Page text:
Wood Lathe Machines Blog

How to Use a Wood Lathe Machine

Wood lathe machines are used to create functional furniture components, decorative wood projects, like bowls and candlesticks, or toys, such as tops and yo-yo. The machine sizes range from hobby models that can fit on work benches to industrial size machines. Here are step procedures in operating a wood lathe machine.

The first step is to decide what suitable project you intend to produce and select the best wood lathe machine which will suit your chosen project. An example is, if you like to create ink pens and yo-yo, you have to use bench top lathes and for spindles that are accessories in furniture and used in handrails, a larger wood lathe machine will be required. A simple project would be to turn a square or irregularly shaped piece of wood to a true cylindrical shape.

When you have made your decision as to what project you will be undergoing and the kind of this machine to use, prepare the right cutting tools before starting with the operation process. Lathe tools are known as chisels. They are long, round, with curved handles to afford a solid grip and enough leverage to enable the turner to control the cutting edge accurately with minimum fatigue effect. The following are a selection of lathe tools, which have their own design and specific functions:

 

1.  Gouges have specially shaped cutting edges for performing particular cuts, such as bowl gouges with curved cutting edges to form the smooth, curved surface of a wooden bowl, or knurling gouges for cutting grooves or knurls in wooden spindles.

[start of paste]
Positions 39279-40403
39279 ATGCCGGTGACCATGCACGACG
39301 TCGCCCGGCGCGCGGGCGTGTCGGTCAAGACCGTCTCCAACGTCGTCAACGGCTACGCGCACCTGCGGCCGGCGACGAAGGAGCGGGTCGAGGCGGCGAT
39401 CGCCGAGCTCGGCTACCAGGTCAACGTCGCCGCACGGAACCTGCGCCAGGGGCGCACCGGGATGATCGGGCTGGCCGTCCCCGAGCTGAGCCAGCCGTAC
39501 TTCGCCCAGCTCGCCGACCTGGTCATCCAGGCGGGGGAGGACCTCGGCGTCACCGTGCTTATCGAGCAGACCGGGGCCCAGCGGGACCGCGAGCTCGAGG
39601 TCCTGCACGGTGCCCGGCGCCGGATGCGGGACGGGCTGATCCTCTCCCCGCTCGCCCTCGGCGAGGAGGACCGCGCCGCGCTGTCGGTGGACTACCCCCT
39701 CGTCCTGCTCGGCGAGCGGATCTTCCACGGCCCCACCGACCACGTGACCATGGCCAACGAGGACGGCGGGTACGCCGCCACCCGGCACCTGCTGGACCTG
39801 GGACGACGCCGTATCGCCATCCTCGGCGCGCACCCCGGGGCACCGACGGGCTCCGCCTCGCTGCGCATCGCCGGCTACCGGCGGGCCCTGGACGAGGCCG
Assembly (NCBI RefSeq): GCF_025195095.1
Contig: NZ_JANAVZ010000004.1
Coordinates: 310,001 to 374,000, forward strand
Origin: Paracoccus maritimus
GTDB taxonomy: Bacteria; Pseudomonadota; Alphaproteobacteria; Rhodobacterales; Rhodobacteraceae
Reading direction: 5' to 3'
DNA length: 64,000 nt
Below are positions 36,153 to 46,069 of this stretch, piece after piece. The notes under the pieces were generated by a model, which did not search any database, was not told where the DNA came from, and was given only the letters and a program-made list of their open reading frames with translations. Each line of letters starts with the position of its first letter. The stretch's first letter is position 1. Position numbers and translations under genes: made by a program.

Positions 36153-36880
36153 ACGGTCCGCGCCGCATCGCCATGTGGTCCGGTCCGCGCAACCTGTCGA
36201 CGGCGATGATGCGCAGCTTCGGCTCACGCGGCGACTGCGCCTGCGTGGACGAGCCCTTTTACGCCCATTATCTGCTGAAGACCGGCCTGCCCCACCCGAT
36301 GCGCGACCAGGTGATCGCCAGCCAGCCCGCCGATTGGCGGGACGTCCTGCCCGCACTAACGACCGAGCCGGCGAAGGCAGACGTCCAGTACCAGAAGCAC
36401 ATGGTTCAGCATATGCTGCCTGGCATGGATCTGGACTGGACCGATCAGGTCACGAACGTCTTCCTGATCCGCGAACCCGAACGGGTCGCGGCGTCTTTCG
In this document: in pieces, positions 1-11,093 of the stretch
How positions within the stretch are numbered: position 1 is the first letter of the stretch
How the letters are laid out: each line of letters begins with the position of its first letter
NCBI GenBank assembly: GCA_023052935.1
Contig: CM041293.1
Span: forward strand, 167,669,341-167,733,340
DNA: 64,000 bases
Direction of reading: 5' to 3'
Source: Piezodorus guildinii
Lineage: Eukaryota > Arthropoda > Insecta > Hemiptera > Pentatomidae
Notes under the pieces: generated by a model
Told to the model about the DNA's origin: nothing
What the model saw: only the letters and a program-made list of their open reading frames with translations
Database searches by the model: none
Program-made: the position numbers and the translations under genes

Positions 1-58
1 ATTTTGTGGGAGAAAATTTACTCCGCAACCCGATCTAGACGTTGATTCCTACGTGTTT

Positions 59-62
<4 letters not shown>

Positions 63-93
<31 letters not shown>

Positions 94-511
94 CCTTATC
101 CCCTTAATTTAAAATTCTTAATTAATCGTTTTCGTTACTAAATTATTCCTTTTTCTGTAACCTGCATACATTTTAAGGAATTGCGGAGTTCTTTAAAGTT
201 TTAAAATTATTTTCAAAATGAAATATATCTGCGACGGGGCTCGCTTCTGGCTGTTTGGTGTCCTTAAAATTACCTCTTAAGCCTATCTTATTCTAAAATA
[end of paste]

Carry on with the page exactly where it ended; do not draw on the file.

2.  Scrapers are flat or slightly curved chisels for removing wood from flat or cylindrical shapes or for roughing out a shape.

 

3.  Parting tools are thin tipped tools for cutting off work pieces.

 

4.  Spoon cutters have a spoon shaped cutting edge and are often used for shaping bowls.

 

Second step involves the following basic procedures, which are knowing the components of the wood lathe followed by reading the manual on how to use the wood lathe machine, following carefully the instructional features and observing the safety instructions, and, finally, selecting a suitable wood for your project.

 

Third step is to square the stock, such that if you're going to begin with a piece of 2x4 lumber, rip it to a nominally square shape until it has the dimensions of 2x2. When that has been achieved, you bevel the square corners creating an octagonal piece until you reach the desired cylindrical shape. To learn more about wood lathe machine, visit http://www.ehow.com/about_6663289_lathe-machine-information.html.

 

Fourth step is cutting the wood stock to the desired length. For a beginner, you can begin with a relatively short length, less than 2 feet long for an immediate or medium sized lathe, since longer wood pieces are difficult to work with. Mark the center of each end of your stock, and position it between the lathe centers. Position the tool rest parallel to the length of the work piece, keeping it far enough back to allow the work piece to rotate without hitting it, but as close as possible.

 

Fifth step is to choose the chisel you will use for the turning operation. Afterwards, turn the lathe on making sure it is at the lowest speed setting. Begin moving the cutting edge parallel to the rotation of the work piece, continuing to make a light cut along its length. Continue pushing the tool into the stock gradually so that you remove a roughly equal amount of wood with each pass. Stop the lathe frequently when you are just beginning, to check your progress, look for stress cracks in the wood, and clear debris which may begin to accumulate on the lathe bed.

 

Sixth step is smoothing the finished round piece by increasing your lathe speed, and holding your cutting tool so it barely contacts the wood, then moving it slowly along the work piece's length. Finally, sand the work piece when you are finished cutting.